Later in 1884, Aveling and Marx were both elected to the Executive Council of the Social Democratic Federation. This position proved temporary, because the couple separated from the SDF at the end of the year along with William Morris and Belfort Bax in the acrimonious split which formed the Socialist League.
In 1884, Frederick Engels enlisted Aveling to help in the translation of first volume of Karl Marx's book Das Kapital. Aveling also achieved some small success as a playwright under the pen-name Alec Nelson.
In the autumn of 1886, Aveling and Marx toured and lectured the United States on behalf of the Socialist Labor Party. Upon their return, they wrote a book detailing the situation of the left-wing political movement and trade unions in the US for a British audience. They found the US populated by "unconscious socialists", people who shared socialist values but disclaimed socialist ideas. Aveling and Marx wrote:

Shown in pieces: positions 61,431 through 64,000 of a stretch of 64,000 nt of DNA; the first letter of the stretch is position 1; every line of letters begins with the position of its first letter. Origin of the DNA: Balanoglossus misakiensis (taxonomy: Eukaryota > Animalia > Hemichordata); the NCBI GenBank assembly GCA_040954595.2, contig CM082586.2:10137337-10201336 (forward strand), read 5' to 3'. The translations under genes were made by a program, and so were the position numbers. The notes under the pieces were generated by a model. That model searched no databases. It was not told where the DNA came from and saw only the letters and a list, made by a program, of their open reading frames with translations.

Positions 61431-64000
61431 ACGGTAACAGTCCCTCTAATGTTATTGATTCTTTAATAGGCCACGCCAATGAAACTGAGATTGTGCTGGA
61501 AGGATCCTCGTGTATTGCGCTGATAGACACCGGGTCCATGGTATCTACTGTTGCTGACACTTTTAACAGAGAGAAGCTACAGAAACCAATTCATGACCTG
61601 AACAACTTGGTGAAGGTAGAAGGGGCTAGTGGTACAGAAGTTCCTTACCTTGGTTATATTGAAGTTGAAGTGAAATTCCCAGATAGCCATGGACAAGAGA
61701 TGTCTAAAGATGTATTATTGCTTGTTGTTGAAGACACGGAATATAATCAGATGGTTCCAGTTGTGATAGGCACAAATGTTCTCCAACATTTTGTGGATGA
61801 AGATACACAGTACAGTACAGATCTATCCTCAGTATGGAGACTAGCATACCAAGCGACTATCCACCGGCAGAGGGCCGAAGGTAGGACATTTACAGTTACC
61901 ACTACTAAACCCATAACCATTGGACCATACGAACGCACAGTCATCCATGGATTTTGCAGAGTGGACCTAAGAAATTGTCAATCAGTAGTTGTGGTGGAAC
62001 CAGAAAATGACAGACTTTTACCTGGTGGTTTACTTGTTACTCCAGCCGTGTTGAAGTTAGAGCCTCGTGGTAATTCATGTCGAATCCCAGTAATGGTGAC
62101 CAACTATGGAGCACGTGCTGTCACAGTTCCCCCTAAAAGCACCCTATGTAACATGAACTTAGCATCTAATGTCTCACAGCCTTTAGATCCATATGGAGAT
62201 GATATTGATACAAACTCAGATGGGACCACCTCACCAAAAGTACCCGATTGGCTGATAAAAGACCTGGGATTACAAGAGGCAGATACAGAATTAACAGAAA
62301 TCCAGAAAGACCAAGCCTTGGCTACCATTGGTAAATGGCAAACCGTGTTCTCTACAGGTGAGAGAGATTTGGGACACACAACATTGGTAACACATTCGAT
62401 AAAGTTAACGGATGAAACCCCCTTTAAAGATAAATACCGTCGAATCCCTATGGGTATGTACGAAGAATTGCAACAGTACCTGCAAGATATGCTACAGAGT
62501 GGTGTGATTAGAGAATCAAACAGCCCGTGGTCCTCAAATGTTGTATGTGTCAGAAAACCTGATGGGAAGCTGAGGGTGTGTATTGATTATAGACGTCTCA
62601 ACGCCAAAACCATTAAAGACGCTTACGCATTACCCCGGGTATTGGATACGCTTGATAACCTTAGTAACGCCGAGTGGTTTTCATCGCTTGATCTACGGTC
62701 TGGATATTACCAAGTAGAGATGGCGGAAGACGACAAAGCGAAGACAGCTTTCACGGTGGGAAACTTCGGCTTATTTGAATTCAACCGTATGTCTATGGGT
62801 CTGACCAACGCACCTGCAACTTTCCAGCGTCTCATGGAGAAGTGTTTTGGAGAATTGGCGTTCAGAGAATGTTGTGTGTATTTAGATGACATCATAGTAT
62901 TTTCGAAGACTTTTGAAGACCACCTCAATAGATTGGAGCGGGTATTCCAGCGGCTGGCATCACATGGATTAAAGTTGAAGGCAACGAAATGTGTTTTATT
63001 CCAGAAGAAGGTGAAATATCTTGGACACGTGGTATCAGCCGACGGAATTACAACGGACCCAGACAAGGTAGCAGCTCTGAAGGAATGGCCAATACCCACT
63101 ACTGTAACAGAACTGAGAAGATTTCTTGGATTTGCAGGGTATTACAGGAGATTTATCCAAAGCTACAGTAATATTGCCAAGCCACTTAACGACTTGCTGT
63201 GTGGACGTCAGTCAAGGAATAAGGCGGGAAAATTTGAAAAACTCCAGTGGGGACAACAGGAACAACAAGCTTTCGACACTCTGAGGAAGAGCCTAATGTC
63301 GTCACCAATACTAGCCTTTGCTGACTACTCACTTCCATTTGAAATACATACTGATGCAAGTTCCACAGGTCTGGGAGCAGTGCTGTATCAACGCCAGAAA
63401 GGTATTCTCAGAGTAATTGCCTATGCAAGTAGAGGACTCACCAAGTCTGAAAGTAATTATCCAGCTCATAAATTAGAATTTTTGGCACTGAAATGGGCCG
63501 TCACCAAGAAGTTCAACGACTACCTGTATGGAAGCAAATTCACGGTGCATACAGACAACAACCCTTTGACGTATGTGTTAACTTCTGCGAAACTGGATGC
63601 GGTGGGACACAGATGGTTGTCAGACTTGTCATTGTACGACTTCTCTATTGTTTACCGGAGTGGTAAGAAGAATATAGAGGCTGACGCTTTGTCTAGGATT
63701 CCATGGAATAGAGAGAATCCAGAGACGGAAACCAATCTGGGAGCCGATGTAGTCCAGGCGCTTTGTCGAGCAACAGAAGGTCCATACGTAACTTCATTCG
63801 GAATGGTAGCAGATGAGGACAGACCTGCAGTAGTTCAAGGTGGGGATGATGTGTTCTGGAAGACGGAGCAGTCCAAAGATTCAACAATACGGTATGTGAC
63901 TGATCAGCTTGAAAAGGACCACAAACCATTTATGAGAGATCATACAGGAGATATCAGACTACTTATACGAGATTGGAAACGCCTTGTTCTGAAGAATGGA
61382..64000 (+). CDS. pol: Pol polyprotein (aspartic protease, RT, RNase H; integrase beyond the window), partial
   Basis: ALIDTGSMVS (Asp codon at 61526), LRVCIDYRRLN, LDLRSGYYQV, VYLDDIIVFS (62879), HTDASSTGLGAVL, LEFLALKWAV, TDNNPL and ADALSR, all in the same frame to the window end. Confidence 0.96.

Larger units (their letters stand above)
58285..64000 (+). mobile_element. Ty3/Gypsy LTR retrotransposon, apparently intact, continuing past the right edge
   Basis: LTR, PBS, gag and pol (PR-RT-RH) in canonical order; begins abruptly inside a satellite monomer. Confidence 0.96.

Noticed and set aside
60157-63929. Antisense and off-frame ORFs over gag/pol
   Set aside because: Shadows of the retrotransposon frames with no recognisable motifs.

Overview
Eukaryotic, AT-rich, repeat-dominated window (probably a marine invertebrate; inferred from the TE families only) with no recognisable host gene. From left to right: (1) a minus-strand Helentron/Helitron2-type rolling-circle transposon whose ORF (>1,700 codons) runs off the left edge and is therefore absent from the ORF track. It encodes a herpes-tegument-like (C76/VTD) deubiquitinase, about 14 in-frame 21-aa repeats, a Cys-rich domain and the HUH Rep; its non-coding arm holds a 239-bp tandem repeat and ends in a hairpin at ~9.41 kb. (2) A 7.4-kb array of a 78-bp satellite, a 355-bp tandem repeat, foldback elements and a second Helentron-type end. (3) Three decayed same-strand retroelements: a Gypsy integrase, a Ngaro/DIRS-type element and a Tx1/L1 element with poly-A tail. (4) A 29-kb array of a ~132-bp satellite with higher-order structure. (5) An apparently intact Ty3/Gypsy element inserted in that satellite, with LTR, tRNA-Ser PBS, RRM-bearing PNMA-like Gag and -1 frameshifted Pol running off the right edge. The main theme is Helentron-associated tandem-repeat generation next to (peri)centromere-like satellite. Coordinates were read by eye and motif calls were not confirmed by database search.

The mass of American Workers had scarcely any more conception of the meaning of Socialism than had 'their betters.' They also had been grievously misled by capitalist papers and capitalist economists and preachers. Hence it came to pass that after most of our meetings we were met by Knights of Labour, Central Labour Union men, and members of other working-class organisations, who told us that they, entering the place antagonists to Socialism as they fancied, had discovered that for a long time pas they had been holding its ideas.
During his time in the Socialist League Aveling wrote and translated various socialist texts but nonetheless remained personally unpopular in the movement, the object of a steady steam of gossip and accusations.
In August 1888, the branch to which Aveling and Marx belonged separated from the anarchist-dominated Socialist League in favor of an independent existence as the Bloomsbury Socialist Society.
After leaving the Socialist League, Aveling became active in the Gasworkers' Union, for whom he served as an auditor.
Aveling was a founding member and was elected to the Executive Committee of the Independent Labour Party by the 1893 Conference which established the organisation. He left that group to rejoin the Marxist Social Democratic Federation in 1896, despite his long-standing personal and political quarrel with SDF leader Henry Hyndman.